Arum italicum 'Pictum'
LORDS AND LADIES
Southern and Western Europe and North Africa.
Sunset zones 2-24.
USDA zones: 6-10.
Height: 10-12 inches (30-40 cm).
Width: 12-16 inches (25-30 cm).
Light pale green spathe folds over yellow spadix.
Glossy, deep green arrow-shaped foliage with white veining.
Part shade to full sun.
Humus-rich, moist, well-drained soil.
Side dress with compost or manure.
Remove seeds from outer pulp (carefully, as the pulp contains calcium oxalate crystals that are caustic -- wear gloves!), sow seeds in containers and place in a cold frame.
Divide in May to June after flowering.
Rainy Side Notes
Arums are members of the Araceae family along with our beautiful native skunk cabbage (yes, I said beautiful!) and the weird and wonderful Arisaemas. This tuberous perennial has great foliage. Mature leaves can be used in floral arangements. Don't use younger leaves as they wilt and won't work in the vase.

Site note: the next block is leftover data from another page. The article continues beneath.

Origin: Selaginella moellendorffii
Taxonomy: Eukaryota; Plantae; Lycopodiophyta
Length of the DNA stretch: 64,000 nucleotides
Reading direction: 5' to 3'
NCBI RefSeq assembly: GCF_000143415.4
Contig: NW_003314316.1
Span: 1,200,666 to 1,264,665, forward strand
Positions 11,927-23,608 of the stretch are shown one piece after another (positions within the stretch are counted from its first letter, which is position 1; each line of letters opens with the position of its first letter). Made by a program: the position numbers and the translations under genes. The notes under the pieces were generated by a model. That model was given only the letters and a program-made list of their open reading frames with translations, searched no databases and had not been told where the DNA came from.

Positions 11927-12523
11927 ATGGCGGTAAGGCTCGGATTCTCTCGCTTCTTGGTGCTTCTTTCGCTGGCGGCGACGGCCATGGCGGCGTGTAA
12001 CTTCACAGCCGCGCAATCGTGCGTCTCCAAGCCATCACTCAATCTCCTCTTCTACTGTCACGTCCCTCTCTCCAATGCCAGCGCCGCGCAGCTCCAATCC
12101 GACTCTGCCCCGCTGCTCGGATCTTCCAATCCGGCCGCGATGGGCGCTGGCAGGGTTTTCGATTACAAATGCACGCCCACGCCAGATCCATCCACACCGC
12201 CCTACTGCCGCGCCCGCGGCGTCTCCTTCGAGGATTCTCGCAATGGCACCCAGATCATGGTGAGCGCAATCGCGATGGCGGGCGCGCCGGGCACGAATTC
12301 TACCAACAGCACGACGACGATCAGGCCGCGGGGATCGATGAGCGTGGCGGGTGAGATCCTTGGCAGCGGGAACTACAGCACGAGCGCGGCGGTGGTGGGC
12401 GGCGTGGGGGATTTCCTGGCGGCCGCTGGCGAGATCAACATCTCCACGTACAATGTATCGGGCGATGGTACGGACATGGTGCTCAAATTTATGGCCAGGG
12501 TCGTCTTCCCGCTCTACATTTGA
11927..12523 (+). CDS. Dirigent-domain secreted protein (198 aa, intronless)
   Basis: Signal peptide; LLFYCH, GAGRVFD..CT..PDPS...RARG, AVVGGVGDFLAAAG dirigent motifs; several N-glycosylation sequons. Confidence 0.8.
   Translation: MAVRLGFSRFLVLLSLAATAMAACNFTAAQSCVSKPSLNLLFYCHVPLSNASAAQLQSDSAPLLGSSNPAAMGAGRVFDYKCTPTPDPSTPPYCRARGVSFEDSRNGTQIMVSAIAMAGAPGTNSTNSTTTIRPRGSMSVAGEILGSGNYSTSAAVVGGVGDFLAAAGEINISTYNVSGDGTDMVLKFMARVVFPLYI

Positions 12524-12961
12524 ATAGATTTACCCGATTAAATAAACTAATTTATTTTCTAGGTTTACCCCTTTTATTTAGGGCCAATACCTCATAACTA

Following the flowers, bright orange berries appear and look like they were glued onto a stem. This is a great plant for the winter garden where its foliage can be appreciated all winter long. Best of all, the slugs don't eat the foliage, so the leaves stay fresh looking. Leaves die back to the ground, after the flower fades in the spring, and returns the following autumn.
Be careful handling the berries as the pulp contains calcium oxalate crystals. If harvesting for seed, wait until the berry is a bright red before harvesting. Plant seeds immediately as they lose their viability quickly.
Photographed in author's garden.